> Not Palm'd Off

Not Palm'd Off

Posted on Friday, April 30, 2010 | No Comments

Anyone who follows my Twitter stream (and if you don’t, why not?), will have seen that I was rather taken with a certain item on the news yesterday – that’s right, it’s the story of HP buying Palm for $1.2 billion.

It’s a story that grabs my attention and interests me in more ways than one. But let’s start at the beginning.

Way back when I was only a child, my first mobile device was a Palm Pilot (don’t ask me to name the model), which I loaded up with games and used as my first digital notepad. Its lack of connectivity to…well anything, always disappointed me, but I always knew that the palm-sized computers would take off one day.

I forget whether my next device was another Palm device or not, but I can say for sure that after I was done with Palm, my next mobile device selection was a HP iPaq (which seems quite poetic now!). Again, this was before mobile technology really strayed over into the PDA world, and even with the wireless card that plugged into my SD card slot, still felt disconnected and very limited.

Fast forward a few years and mobile phones replaced the PDA and the ‘Smartphone’ has replaced the mobile phone as we knew it back then. When the announcement came that Palm would be entering this space with the Palm Pre and the tech crowd seemed to go wild for the device, I knew that I had to have one (after all, I knew I wouldn’t buy the Apple device).

Despite some reviews of the Palm Pre out there on the web, which seem to praise the webOS software, yet aren’t so complimentary about the hardware device, I have to admit that I actually like it. For me the keyboard buttons aren’t difficult, it feels pretty solid (though the slider could be a little better and can see why some people may think it’s a tad flimsy), and it actually looks quite pretty.

Unfortunately, the device didn’t do so well in terms of sales. It’s not difficult to see why; Palms advertising campaign practically bombed, the iPhone had already been long established and applications were in short supply. Palm’s stock price began to slide – and recently rumours were that bankruptcy was inevitable. The company had already made the move however to start looking for a potential buyer, the favourite being smart phone manufacturer HTC.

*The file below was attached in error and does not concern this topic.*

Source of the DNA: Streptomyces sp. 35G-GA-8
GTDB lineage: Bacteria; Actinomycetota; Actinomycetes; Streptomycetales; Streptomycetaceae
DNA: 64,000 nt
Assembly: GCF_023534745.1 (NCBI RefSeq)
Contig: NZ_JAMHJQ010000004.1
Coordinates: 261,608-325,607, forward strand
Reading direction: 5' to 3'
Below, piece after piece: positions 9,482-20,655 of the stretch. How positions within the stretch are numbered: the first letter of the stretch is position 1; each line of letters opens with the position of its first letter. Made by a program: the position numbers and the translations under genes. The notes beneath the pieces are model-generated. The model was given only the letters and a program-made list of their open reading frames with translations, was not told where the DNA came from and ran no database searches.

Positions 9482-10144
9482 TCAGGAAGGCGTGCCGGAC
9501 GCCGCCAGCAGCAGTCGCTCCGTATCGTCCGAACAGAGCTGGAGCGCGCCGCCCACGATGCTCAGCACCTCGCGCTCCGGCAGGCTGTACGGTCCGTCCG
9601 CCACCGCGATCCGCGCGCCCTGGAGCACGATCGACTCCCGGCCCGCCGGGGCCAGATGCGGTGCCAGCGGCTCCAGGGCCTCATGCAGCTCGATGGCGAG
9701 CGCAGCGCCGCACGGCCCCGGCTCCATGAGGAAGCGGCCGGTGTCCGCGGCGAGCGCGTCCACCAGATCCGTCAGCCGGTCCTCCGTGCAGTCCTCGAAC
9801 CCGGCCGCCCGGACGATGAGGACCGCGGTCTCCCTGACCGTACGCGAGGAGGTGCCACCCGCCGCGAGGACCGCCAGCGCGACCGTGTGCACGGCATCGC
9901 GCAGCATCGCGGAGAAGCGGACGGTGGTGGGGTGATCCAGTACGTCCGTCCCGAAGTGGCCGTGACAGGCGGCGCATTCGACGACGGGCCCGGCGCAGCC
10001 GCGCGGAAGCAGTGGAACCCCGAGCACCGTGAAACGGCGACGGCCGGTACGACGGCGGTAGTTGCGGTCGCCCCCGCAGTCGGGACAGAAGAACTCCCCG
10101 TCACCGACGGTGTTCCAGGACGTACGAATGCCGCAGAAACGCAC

However, just days ago HTC announced that they would not be buying Palm. Right now, HTC have their own set of problems – they are being sued by Apple for patient infringement and both Google and Microsoft are circling with strategic movements around them to both protect the device manufacturer and also claim them as their own as the Android and Windows Mobile platforms go head-to-head in the smart phone arena.

But then completely out of the blue HP announces the acquisition of Palm, Inc., saving the company that has long been associated with mobile devices. I said at the start that this deal interests me in more ways than one; being a bit of a fan of both companies, the fit seems perfect to me.

The “Palm” name and brand will live on, albeit in a “HP” guise and with their help and expertise in hardware build and design, they should be able to produce some excellent hardware devices which compliment what seems to be a universal agreement in the excellence of the webOS software.

But on the flip side I can totally see why HP would pay so much for the struggling company; it promotes HP right there into the smart phone market, this time not reliant upon Windows Mobile or Android or any other operating system, but with their own platform they are able to build around and promote as their own. That is invaluable to HP who’s previous foray into the smart phone market were perhaps hampered by the lack of development in Windows Mobile and which ultimately saw HTC steal their market share away from them in this space with some clever ‘over laying’ software that managed to hide the ‘Windows Mobile’ experience away from the user with some touch-friendly buttons.

More importantly though – I think – is that Palm will bring to HP a springboard into the world of Web 2.0. For far too long now, HP have been outside of what is happening in the changing world of the internet and social networking. The openness of webOS to the online world will open up this door to HP and as Palm already have an AppStore platform with applications for Twitter, Facebook, FourSquare, Yelp and many other ‘online’ platforms, HP by extension will be exposed to these services and Web 2.0 applications.

Some articles I’ve read have suggested that HP could also adapt webOS for use on a tablet device, positioning it directly against Apple on the tablet market, especially as webOS is already capable of running Flash. TechCrunch have some other ideas here of where the webOS could be used by HP here…

Yesterday, HP re-entered the smart phone market by saving Palm, tomorrow they could disrupt not only the smart phone market but also many other device markets, positioning it directly against all of the big players; Blackberry, HTC, Nokia, Google Android/ChromeOS, Apple and Microsoft. Welcome back HP, lets hope you can unlock the promise of webOS.

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